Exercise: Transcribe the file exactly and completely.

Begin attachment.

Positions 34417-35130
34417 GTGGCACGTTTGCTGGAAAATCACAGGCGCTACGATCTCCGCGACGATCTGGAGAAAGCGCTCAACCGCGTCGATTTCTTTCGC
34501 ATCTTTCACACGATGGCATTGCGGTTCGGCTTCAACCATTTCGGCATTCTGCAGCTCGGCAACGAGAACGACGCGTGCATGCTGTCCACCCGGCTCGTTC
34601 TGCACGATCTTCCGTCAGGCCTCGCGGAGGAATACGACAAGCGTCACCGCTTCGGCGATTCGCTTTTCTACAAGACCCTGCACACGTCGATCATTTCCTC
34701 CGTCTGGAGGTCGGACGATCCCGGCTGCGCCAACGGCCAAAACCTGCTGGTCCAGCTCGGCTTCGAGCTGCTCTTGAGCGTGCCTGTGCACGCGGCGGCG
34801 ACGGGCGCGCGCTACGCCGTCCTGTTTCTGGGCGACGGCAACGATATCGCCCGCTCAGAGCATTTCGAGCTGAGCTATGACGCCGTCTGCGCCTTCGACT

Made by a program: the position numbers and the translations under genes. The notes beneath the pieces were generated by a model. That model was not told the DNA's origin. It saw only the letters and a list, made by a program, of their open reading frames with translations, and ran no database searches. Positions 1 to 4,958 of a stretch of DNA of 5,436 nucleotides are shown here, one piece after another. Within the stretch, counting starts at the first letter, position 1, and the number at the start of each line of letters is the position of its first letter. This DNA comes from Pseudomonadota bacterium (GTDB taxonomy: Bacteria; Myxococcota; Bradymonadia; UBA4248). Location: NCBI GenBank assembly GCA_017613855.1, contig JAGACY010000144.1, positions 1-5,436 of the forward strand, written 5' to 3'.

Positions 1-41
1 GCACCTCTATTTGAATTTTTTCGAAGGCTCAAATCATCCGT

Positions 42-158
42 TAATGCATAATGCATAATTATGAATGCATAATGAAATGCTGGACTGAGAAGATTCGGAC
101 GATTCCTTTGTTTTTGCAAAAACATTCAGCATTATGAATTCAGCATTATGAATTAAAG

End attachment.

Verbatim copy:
Positions 34417-35130
34417 GTGGCACGTTTGCTGGAAAATCACAGGCGCTACGATCTCCGCGACGATCTGGAGAAAGCGCTCAACCGCGTCGATTTCTTTCGC
34501 ATCTTTCACACGATGGCATTGCGGTTCGGCTTCAACCATTTCGGCATTCTGCAGCTCGGCAACGAGAACGACGCGTGCATGCTGTCCACCCGGCTCGTTC
34601 TGCACGATCTTCCGTCAGGCCTCGCGGAGGAATACGACAAGCGTCACCGCTTCGGCGATTCGCTTTTCTACAAGACCCTGCACACGTCGATCATTTCCTC
34701 CGTCTGGAGGTCGGACGATCCCGGCTGCGCCAACGGCCAAAACCTGCTGGTCCAGCTCGGCTTCGAGCTGCTCTTGAGCGTGCCTGTGCACGCGGCGGCG
34801 ACGGGCGCGCGCTACGCCGTCCTGTTTCTGGGCGACGGCAACGATATCGCCCGCTCAGAGCATTTCGAGCTGAGCTATGACGCCGTCTGCGCCTTCGACT

Made by a program: the position numbers and the translations under genes. The notes beneath the pieces were generated by a model. That model was not told the DNA's origin. It saw only the letters and a list, made by a program, of their open reading frames with translations, and ran no database searches. Positions 1 to 4,958 of a stretch of DNA of 5,436 nucleotides are shown here, one piece after another. Within the stretch, counting starts at the first letter, position 1, and the number at the start of each line of letters is the position of its first letter. This DNA comes from Pseudomonadota bacterium (GTDB taxonomy: Bacteria; Myxococcota; Bradymonadia; UBA4248). Location: NCBI GenBank assembly GCA_017613855.1, contig JAGACY010000144.1, positions 1-5,436 of the forward strand, written 5' to 3'.

Positions 1-41
1 GCACCTCTATTTGAATTTTTTCGAAGGCTCAAATCATCCGT

Positions 42-158
42 TAATGCATAATGCATAATTATGAATGCATAATGAAATGCTGGACTGAGAAGATTCGGAC
101 GATTCCTTTGTTTTTGCAAAAACATTCAGCATTATGAATTCAGCATTATGAATTAAAG